1. Respect His Right to Decide


Whether you agree with your husband’s beliefs or not, the truth is that he is still an adult and he is still entitled make his own decisions. You cannot force, nag, manipulate or pester him into caring about Jesus and Christianity, nor should you try to. It’s his choice.

As I wrote in my previous article, You are Not Your Husband’s Holy Spirit: “There is a Holy Spirit — and you’re not him!”

Even if you’re in an unequally yoked marriage, it is not your job to change your husband, make him grow or get him to convert. That’s the Holy Spirit’s job, not yours.


You can invite your husband to church if you think he might come. You can share some of your testimony if you think he might be interested. You can tell him about the cool Bible story you just read if you think he’d care.

But you can’t force him to believe or care. You have to let him choose for himself.


*Related post: When Your Husband Makes Decisions You Don’t Agree With


2. Take Responsibility for You


Just as your husband has the right and responsibility to choose what he will believe and how he will behave, you also have the right and responsibility to choose for yourself how YOU will behave.

This means that if you choose to be a Christian, you also choose to act like one. 

This means practicing the fruits of the spirit: love, joy, peace, forbearance, kindness, goodness, faithfulness, gentleness and self-control (Gal 5:22-23)

It means living out all of the characteristics of love listed in 1 Corinthians 13: patience, kindness, no envy, no boasting and no pride. It means no dishonoring others, putting yourself first, angering easily, or keeping record of wrongs. It means rejoicing in the truth, always protecting, always trusting, always hoping and always persevering.

Can you say you do all of these things consistently?

(Seriously — take a good long look at those lists. How well do they describe the way you treat your husband when you disagree?)


Because the Bible does not say “Respect your husband IF he does things your way” or “Submit to your husband IF he is kind to you.” Being in an unequally yoked marriage does not let you “off the hook.”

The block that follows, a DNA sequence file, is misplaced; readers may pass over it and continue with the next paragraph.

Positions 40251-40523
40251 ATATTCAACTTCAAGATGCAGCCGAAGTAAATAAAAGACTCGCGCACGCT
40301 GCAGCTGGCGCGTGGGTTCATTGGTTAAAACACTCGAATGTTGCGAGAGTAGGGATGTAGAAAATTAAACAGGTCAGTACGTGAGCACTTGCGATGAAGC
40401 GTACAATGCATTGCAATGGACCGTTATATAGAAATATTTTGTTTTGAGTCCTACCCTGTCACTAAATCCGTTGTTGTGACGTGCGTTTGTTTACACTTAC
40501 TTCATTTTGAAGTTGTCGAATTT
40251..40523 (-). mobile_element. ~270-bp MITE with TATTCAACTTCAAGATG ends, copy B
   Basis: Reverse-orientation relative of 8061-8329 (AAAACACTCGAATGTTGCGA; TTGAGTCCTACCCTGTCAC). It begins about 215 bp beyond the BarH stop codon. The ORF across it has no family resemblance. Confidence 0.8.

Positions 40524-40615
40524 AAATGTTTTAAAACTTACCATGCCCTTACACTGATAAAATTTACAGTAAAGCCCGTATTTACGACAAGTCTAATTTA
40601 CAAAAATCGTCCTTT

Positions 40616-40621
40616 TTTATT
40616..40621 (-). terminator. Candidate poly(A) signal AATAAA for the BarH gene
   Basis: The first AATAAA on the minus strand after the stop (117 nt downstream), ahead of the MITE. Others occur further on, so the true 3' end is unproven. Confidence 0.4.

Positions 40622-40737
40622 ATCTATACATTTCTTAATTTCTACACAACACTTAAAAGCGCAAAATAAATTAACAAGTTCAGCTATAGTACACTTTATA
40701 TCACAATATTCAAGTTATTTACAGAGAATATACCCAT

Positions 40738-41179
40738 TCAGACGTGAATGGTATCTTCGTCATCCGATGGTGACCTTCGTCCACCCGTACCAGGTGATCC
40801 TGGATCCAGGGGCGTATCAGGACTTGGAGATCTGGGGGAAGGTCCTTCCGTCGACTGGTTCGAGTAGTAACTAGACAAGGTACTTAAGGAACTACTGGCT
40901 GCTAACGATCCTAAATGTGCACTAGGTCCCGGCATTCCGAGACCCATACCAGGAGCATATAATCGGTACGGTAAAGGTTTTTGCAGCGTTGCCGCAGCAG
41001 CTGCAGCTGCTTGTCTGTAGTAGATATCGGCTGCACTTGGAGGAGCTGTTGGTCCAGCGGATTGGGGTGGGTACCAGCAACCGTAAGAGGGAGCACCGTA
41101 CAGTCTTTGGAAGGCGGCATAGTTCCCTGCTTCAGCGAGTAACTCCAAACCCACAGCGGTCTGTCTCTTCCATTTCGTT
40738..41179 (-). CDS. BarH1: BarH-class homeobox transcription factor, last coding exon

Rather, the Bible says you are to submit to your husband SO THAT it will be a testimony to them.


Wives, in the same way submit yourselves to your own husbands so that, if any of them do not believe the word, they may be won over without words by the behavior of their wives, when they see the purity and reverence of your lives. — 1 Peter 3:1-


Now, of course, this is where it gets very tricky. Because we know that while we are to submit to our husbands (using the Biblical definition of submission), we also know that we are supposed to submit to God first of all. And it can be REALLY tricky to know where that line is!


*See Also: What Strong Christian Women Need to Know About Submission


You want to be polite and respectful, but you don’t want to go so far as to let your husband be a complete jerk to you while you’re just a helpless doormat. That’s not okay, and that’s not what Biblical submission is about at all.

But on your wedding day, you made vows before God and man – vows to love and honor and cherish – and God still expects you to keep them. 


A woman is bound to her husband as long as he lives. But if her husband dies, she is free to marry anyone she wishes, but he must belong to the Lord. — 1 Corinthians 7:39


**Please note: There ARE some very real exceptions to this, including – but not limited to – divorce and adultery. You can find more on this topic here: Is Divorce Ever Okay?


3. Seek to Understand


Okay, so once you understand your husband’s rights and responsibilities within your marriage and your rights and responsibilities within your unequally yoked marriage (because you both have both — though I can’t adequately cover them all in this article), what happens next?

Seek to understand.

Talk to him. Don’t just assume where he’s at or how he feels; find out how he actually feels and what he actually believes and why.

I will warn you, this may be painful. You may not like (you probably won’t like) everything he has to say. But remember step #1 — that’s his choice. Your choice is simply to get to know him and understand his thought process as much as you can.


For example:

  • Does he believe in God? Or is he convinced there is no God, open to the idea of an alternate god, or unsure?
  • What does he believe about the Bible? Does he believe any of it is true ? Does he think it’s ridiculous brainwashing?